June 14, 2008 // 11:25 pm
- Do you remember E3 in 2005? No, not the one with giant enemy crabs, massive damage, and "Ridge Racer!" - that was E3 2006. E3 2005 was the event where Sony showed the now infamous Killzone 2 trailer.
Much debate raged at the time as to whether it was pre-rendered footage or rendered in real time (it was pre-rendered, for the record) and much debate also raged as to whether or not the PS3 would actually be capable of displaying such visual beauty. Because, let's face it, in a pre-Gears of War world, the Xbox 360 wasn't exactly setting the world alight graphically.
Afterwards, Killzone 2 seemed to drop off the radar completely. Trade show after trade show it was conspicuously absent and people started to talk. Would Killzone 2 look like ass? Would it be another Duke Nukem Forever? Never mind the gameplay; all people wanted to know about was whether it was coming and whether it would live up to the pre-rendered footage.
Finally, some footage and screenshots emerged, and it seemed like while Killzone 2 wouldn't match the pre-rendered footage, it would at least come damn close. And, having now played the game myself, I can assure you that Killzone 2 looks amazing.
Although I was only playing a pre-alpha build (read: early days yet), I was still blown away by what I saw. Sure, some of the textures were a little bland and possibly even placeholders. Sure, there were some graphical glitches. Sure, there were a couple of invisible obstacles. However, this is a pre-alpha build, and to get the game looking this good at this stage is like writing Hamlet on your first draft.
Another great aspect of Killzone 2 is the scripted events. Now, I'm not often a fan of scripted events because I feel that they take away the narrative control that makes video games such a wonderful medium. However, in first-person shooters I feel they work really well. They help create feelings of war going on around you, and independent of you, which helps suck you in and immerse you into the experience. That's escapism in action, and it's fantastic.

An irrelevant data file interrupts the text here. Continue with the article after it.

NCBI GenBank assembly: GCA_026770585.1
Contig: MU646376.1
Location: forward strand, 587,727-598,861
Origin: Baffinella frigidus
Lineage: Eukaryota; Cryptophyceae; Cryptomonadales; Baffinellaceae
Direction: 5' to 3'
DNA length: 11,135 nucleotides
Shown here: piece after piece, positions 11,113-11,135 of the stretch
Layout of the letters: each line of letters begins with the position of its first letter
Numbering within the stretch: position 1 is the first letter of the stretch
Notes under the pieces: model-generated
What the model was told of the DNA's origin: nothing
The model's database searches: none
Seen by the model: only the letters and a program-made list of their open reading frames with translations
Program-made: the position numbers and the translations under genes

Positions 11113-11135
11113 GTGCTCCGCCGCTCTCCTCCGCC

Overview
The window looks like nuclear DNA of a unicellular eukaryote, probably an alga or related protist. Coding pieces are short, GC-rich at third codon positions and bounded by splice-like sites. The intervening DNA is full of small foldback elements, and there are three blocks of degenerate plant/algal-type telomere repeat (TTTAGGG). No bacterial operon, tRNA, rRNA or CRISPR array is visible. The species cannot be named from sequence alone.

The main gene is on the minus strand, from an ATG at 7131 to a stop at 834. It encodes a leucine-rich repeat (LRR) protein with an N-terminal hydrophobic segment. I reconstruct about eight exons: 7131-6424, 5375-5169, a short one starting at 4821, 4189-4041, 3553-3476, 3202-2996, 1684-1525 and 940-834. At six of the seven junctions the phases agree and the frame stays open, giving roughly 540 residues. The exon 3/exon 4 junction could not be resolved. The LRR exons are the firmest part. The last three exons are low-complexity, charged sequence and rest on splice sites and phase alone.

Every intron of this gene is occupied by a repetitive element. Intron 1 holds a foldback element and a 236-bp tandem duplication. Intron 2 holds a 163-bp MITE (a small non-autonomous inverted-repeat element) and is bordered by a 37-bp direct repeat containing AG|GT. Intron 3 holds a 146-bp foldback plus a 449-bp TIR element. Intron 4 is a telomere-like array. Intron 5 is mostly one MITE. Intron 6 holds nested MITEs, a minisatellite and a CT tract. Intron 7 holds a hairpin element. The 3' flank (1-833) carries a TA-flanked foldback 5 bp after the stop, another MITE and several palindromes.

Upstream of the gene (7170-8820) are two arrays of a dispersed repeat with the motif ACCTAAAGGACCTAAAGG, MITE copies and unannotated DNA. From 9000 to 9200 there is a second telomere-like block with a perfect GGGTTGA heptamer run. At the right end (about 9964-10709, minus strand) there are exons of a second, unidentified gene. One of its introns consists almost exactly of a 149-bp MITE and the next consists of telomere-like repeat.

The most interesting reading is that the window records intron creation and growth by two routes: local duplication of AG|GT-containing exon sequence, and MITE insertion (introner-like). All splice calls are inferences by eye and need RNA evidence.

Watching soilders fly past you in agony after an explosion is a site to behold, and coming up to certain events really gives the player a sense of urgency and dread that never really happens in games that follow the (Bioshock) Doom formula for gameplay. It's all very ZOMG stuff that gives you the motivation to keep going and see more and more.
In terms of gameplay, Killzone 2 also offers some new tricks. The controls held up well in this early build, and one of the best new additions is the now standard cover system. Holding L1 will allow players to take cover, and simply releasing L1 will allow them to pop out again. Whereas toggle cover systems can cause confusion and involuntary actions, Killzone 2's system assures players that they will only cover when and where they want to.
Another nice feature was the inclusion of some motion controls similar to those found in Metroid Prime 3. At the end of the demonstration level, I needed to turn a valve. Rather than simply press a button to turn the valve, I needed to hold buttons to grasp the valve with my character's hands, and then tilt the Sixaxis controller to turn the wheel.
When I could turn no more, I simply released the buttons, tilted the controller back, and then started the process again. Although it certainly has the potential to be gimmicky if overused, it definitely added to the sense of immersion in Killzone 2.
Killzone 2 is shaping up very nicely and if everything is to the same standard as I saw in this early build, it will definitely be a game that should be in the collection of every fan of first-person shooters. Killzone 2 is schedule for release early next year exclusively for PLAYSTATION 3.